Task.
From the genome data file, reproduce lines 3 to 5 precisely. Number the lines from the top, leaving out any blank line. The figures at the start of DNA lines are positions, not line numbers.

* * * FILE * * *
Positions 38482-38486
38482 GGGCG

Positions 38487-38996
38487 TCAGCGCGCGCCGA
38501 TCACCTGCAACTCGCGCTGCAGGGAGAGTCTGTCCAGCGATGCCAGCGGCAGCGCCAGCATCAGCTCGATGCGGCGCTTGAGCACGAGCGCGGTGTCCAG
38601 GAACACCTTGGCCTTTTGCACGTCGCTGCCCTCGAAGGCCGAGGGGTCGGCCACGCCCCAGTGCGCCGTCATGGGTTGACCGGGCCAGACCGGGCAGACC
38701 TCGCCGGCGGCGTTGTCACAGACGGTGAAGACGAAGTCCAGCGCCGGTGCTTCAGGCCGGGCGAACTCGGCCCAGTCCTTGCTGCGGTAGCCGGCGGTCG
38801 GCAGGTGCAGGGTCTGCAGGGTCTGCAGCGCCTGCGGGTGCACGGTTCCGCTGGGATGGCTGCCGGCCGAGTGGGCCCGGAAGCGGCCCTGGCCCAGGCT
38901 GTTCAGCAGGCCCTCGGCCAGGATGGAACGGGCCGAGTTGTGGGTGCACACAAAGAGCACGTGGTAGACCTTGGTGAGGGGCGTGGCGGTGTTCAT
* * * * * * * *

Positions 38487-38996
38487 TCAGCGCGCGCCGA
38501 TCACCTGCAACTCGCGCTGCAGGGAGAGTCTGTCCAGCGATGCCAGCGGCAGCGCCAGCATCAGCTCGATGCGGCGCTTGAGCACGAGCGCGGTGTCCAG